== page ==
Heading up to Manchester for Labour conference, I’m wondering what the result of the leadership election is going to be, and thinking about the last minute predictions from un-informed bookies and pundits.
I hope, if everything has gone correctly at the ERS, that only a few people know the actual result yet, and I suspect that votes are still being verified. So it’s a bit frustrating to see the media trying to prejudge the outcome.
When I arrive in Manchester I’ll be going straight to my hotel and then to the conference hall for the leadership announcement. The 4pm start time will no doubt slip to something more like 5pm, or later, as always seems to be the way with events at party conference. But I don’t mind waiting, the result of the leadership election will probably decide if Labour returns to power again at the next election and may well determine when that election is.
A shift to the soft-left by Labour’s new leader would please some in the Party, but I know that this would not be the right thing for Labour or the country. Over the last thirteen years in government, Labour showed that it could use its democratic socialist values to inform policies that benefitted the whole country. Yes there were certainly times when that didn’t happen and we have been reminded throughout this leadership conference of those mistakes such as Iraq, so I won’t list them all here.
But while the leadership contest has rightly been a chance for party members and supporters to share their views on the Labour Government’s record and in particular what they were unhappy with. The election of our new leadership today in Manchester is the time to stop that sustained critique of our record, and to focus attention on the positive change that Labour initiated in government. The public do not need us to rubbish our record, coalition ministers are already doing that and in particular Labour’s economic management. Our new Leader need a robust response to the charge from Nick Clegg and David Cameron that public spending caused the financial crisis and that Labour’s mismanagement of public spending led to the challenging financial decisions that everyone now recognise need to be taken in order to reduce the deficit.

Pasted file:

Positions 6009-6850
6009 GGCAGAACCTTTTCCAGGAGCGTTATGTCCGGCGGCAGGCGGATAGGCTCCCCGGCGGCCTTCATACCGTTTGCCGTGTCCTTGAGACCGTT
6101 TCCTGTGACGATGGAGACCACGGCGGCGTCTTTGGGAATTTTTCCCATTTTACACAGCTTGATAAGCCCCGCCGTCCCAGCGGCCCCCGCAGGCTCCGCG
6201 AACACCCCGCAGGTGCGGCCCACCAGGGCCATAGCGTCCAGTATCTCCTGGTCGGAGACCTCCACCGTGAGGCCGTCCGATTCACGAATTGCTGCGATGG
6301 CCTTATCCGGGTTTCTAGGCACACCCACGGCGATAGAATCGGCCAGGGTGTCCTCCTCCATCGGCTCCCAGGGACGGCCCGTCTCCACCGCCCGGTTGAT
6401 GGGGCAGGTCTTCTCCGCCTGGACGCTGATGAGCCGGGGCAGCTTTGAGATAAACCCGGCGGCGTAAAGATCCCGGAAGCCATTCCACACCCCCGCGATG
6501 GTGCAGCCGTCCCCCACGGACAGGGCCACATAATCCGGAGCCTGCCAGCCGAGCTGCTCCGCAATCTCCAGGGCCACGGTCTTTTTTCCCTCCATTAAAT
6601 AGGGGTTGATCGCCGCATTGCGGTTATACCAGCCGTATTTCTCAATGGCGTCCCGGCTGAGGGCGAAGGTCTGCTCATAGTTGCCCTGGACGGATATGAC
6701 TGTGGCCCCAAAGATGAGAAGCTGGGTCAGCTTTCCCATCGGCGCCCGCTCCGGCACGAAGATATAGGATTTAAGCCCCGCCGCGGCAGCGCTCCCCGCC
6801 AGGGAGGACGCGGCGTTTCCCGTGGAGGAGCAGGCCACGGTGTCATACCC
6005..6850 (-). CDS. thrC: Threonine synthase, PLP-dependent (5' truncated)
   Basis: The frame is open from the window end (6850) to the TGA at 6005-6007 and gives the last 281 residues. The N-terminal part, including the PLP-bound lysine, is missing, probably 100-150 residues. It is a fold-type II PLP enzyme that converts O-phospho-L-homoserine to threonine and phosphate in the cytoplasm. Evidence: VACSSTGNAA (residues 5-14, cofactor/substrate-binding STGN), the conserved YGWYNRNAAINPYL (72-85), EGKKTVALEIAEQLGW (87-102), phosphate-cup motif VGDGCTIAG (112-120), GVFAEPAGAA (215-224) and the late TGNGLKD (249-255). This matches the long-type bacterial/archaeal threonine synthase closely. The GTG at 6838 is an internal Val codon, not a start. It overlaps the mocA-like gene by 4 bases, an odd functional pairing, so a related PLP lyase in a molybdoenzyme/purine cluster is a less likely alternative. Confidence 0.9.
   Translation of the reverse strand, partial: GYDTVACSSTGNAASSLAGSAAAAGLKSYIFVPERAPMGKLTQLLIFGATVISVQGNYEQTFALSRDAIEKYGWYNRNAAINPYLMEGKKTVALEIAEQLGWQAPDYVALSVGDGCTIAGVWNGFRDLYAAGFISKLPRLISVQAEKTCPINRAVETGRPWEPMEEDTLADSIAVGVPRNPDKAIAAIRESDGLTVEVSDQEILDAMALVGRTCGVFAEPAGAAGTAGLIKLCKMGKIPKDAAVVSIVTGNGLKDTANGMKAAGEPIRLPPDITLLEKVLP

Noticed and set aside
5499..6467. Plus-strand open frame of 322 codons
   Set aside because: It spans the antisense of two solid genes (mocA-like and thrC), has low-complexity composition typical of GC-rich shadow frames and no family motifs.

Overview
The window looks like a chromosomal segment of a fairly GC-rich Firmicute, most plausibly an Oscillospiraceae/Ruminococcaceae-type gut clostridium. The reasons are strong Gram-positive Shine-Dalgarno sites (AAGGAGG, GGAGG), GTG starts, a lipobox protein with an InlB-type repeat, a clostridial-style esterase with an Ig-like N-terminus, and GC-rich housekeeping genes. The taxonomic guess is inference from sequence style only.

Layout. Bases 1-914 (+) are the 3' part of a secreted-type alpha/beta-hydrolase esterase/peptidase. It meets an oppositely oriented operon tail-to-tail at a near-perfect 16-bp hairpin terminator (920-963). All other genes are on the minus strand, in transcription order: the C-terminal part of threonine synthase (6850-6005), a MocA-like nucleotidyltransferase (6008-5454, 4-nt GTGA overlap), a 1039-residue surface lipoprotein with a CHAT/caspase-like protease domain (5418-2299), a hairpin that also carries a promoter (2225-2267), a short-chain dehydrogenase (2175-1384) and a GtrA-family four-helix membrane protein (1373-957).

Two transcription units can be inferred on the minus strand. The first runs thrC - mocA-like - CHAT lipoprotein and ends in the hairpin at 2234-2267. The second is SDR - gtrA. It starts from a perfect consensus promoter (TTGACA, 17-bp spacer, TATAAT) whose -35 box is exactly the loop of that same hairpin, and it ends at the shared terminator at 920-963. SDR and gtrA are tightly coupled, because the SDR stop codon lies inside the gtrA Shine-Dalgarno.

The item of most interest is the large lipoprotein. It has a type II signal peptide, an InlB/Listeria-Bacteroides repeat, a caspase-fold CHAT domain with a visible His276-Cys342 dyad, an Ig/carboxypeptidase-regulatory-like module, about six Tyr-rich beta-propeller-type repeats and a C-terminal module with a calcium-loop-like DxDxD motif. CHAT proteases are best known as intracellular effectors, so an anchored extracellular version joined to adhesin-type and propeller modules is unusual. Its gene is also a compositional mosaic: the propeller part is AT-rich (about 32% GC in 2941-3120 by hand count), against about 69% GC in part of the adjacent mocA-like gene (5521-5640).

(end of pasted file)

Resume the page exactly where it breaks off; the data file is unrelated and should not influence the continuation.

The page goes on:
This should be a matter of urgency for the new Leader as they will be facing David Cameron at the despatch box on the 20th October to challenge the coalition on its brutal and ideologically driven Spending Review. The decisions taken by coalition ministers to cut budgets across government by up to a quarter will leave many voters un-touched, but for many people the cuts will be felt instantly. For example, research by the Fawcett Society showed that the cuts will disproportionately hurt women.
I’m almost certain that many people in the Labour Party will want to continue voicing their unhappiness with Labour’s record in Government. They will not want to stop attacking ‘new Labour’ or the people who led Labour in Government. They will want to attack their colleague’s in the Party for moving to the centre-ground in British politics, and they’ll want our new Leader to ditch the new Labour brand.
But I hope that our new leader recognises that Labour didn’t secure a majority in 1997, 2001, and 2005 by simply appealing to a small group of voters who are the true core of Labour. And that to win back power from this centre-right coalition Labour needs to stay firmly in the centre ground.
Some Labour shadow ministers have tussled this week over the need to reconsider our position on reducing the deficit. It’s also important that the new Leader has as sensible and well thought out position on this, that offers voters a real sense of what Labour would do if elected to restore people’s trust in our economic management.
I’ll be sitting in the hall with everyone else hoping that the right candidate is elected, one who will defend Labour’s legacy and lead us back to power.
Chair, Young Fabians